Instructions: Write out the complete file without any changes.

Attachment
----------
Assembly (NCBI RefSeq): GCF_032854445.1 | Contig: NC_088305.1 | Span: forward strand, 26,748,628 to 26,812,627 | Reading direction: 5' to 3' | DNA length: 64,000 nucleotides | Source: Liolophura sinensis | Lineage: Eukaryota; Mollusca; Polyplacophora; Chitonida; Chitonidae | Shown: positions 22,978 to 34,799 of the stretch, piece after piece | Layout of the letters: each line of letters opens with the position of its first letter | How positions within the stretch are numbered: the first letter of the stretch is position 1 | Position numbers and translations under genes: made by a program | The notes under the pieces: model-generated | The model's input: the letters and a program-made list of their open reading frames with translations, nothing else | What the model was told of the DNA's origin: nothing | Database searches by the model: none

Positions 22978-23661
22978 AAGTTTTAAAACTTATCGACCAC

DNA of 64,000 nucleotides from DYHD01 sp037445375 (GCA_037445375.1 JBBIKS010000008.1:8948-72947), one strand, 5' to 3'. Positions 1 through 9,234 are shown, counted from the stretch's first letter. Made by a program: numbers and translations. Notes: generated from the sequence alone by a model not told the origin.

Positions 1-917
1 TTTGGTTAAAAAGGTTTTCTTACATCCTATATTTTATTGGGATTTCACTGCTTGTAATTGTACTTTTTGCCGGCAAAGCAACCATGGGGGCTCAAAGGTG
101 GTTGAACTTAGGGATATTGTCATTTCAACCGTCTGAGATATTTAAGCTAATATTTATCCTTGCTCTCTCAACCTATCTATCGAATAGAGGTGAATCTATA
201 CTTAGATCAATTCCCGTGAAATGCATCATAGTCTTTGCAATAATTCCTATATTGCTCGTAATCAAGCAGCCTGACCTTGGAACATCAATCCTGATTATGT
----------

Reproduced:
Assembly (NCBI RefSeq): GCF_032854445.1 | Contig: NC_088305.1 | Span: forward strand, 26,748,628 to 26,812,627 | Reading direction: 5' to 3' | DNA length: 64,000 nucleotides | Source: Liolophura sinensis | Lineage: Eukaryota; Mollusca; Polyplacophora; Chitonida; Chitonidae | Shown: positions 22,978 to 34,799 of the stretch, piece after piece | Layout of the letters: each line of letters opens with the position of its first letter | How positions within the stretch are numbered: the first letter of the stretch is position 1 | Position numbers and translations under genes: made by a program | The notes under the pieces: model-generated | The model's input: the letters and a program-made list of their open reading frames with translations, nothing else | What the model was told of the DNA's origin: nothing | Database searches by the model: none

Positions 22978-23661
22978 AAGTTTTAAAACTTATCGACCAC

DNA of 64,000 nucleotides from DYHD01 sp037445375 (GCA_037445375.1 JBBIKS010000008.1:8948-72947), one strand, 5' to 3'. Positions 1 through 9,234 are shown, counted from the stretch's first letter. Made by a program: numbers and translations. Notes: generated from the sequence alone by a model not told the origin.

Positions 1-917
1 TTTGGTTAAAAAGGTTTTCTTACATCCTATATTTTATTGGGATTTCACTGCTTGTAATTGTACTTTTTGCCGGCAAAGCAACCATGGGGGCTCAAAGGTG
101 GTTGAACTTAGGGATATTGTCATTTCAACCGTCTGAGATATTTAAGCTAATATTTATCCTTGCTCTCTCAACCTATCTATCGAATAGAGGTGAATCTATA
201 CTTAGATCAATTCCCGTGAAATGCATCATAGTCTTTGCAATAATTCCTATATTGCTCGTAATCAAGCAGCCTGACCTTGGAACATCAATCCTGATTATGT